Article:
Middle Eastern cultures, such as the Hebrews, Arabs, Assyrians and Babylonians, had certain spring traditions where they celebrated the first seedlings of their new crops. They brought them in baskets to temples for a blessing, to pray that their gods would continue to bless the crops for rest of the year. A noteworthy link to Easter in these ancient religions is that Easter is celebrated on the Sunday following the first full moon after the spring equinox. Farmers used the first moon as a sign to tell them when to plant seeds for the season.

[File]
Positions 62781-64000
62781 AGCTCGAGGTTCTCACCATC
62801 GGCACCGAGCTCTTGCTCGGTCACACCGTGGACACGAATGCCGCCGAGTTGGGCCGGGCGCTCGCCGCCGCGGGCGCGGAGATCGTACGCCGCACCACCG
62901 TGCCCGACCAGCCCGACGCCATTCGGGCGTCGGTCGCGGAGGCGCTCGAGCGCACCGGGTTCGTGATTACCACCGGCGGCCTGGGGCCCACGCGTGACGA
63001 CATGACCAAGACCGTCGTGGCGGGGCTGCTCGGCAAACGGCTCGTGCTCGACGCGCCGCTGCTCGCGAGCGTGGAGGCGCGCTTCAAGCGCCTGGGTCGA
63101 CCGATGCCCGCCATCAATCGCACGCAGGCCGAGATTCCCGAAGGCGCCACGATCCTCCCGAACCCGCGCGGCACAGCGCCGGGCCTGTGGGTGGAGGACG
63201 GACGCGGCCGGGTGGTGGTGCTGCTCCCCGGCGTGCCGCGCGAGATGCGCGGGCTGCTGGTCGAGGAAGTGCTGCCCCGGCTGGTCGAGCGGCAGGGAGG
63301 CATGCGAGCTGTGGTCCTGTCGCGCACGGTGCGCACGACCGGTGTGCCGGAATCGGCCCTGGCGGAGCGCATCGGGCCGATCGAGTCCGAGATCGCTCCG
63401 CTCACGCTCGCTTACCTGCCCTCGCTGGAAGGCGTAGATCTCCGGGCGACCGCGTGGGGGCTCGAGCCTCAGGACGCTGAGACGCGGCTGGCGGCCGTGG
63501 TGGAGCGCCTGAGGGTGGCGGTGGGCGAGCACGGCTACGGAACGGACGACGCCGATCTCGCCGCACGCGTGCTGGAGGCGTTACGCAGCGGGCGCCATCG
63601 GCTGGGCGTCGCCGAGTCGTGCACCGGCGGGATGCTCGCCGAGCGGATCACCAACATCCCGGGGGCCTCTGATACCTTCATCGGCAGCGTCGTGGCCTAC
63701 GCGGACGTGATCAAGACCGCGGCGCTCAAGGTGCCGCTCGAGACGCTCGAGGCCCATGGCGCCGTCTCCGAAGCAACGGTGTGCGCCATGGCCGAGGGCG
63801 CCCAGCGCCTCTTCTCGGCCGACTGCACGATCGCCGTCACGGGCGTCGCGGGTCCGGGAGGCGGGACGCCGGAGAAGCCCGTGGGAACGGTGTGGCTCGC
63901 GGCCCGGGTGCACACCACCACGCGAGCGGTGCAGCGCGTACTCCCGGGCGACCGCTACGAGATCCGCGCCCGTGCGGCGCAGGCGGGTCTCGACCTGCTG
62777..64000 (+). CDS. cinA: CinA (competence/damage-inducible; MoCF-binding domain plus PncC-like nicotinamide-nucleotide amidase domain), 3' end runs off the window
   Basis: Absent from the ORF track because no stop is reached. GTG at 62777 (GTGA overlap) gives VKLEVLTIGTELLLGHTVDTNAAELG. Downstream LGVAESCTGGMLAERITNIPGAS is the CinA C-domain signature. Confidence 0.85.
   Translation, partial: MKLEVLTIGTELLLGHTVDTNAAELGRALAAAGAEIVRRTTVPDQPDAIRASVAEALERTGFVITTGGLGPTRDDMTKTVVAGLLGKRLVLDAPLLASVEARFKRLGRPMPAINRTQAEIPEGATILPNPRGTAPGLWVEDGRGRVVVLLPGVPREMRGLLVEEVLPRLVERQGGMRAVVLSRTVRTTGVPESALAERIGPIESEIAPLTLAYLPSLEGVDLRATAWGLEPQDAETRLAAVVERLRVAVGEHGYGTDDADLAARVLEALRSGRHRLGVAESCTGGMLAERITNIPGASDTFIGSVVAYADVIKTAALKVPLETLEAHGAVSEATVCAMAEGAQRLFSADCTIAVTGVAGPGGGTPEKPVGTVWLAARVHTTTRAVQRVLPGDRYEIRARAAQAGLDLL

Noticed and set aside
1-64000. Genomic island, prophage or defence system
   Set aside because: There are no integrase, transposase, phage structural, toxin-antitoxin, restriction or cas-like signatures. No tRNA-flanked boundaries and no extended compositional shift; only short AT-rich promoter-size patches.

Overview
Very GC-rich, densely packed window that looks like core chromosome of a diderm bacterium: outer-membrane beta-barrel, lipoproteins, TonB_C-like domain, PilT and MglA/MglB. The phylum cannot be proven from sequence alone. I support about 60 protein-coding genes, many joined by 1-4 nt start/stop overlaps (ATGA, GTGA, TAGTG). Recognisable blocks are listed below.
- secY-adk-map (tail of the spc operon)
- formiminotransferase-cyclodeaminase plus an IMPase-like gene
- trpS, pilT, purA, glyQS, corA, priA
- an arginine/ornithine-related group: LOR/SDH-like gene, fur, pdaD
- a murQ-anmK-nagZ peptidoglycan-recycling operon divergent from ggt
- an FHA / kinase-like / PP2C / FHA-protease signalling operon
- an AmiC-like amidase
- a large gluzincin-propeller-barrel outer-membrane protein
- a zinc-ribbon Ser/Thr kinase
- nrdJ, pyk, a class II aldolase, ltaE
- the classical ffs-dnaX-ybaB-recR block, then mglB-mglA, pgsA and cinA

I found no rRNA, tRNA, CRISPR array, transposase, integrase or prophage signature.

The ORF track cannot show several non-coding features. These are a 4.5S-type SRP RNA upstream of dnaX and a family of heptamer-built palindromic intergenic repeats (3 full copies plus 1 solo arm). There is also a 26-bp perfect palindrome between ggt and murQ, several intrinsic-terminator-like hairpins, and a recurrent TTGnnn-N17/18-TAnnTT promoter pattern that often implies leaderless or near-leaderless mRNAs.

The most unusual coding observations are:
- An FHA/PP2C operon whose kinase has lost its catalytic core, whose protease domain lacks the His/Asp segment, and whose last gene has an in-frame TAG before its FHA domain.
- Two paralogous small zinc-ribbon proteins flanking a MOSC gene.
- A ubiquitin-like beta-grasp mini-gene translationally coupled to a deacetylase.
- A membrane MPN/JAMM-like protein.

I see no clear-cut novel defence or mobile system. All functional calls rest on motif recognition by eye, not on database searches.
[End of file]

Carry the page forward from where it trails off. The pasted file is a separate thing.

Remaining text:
The use of Easter baskets developed from the more modern symbolism of Christianity.
During Lent, many Christians sacrifice the consumption of food and other items until Easter. The tradition of feasting on a large Easter meal symbolizes the end of Lenten fasting. In earlier times, this Easter feast was brought in large baskets to church to be blessed by priests. Thereby, the link between a religious holiday and Easter treats was formed.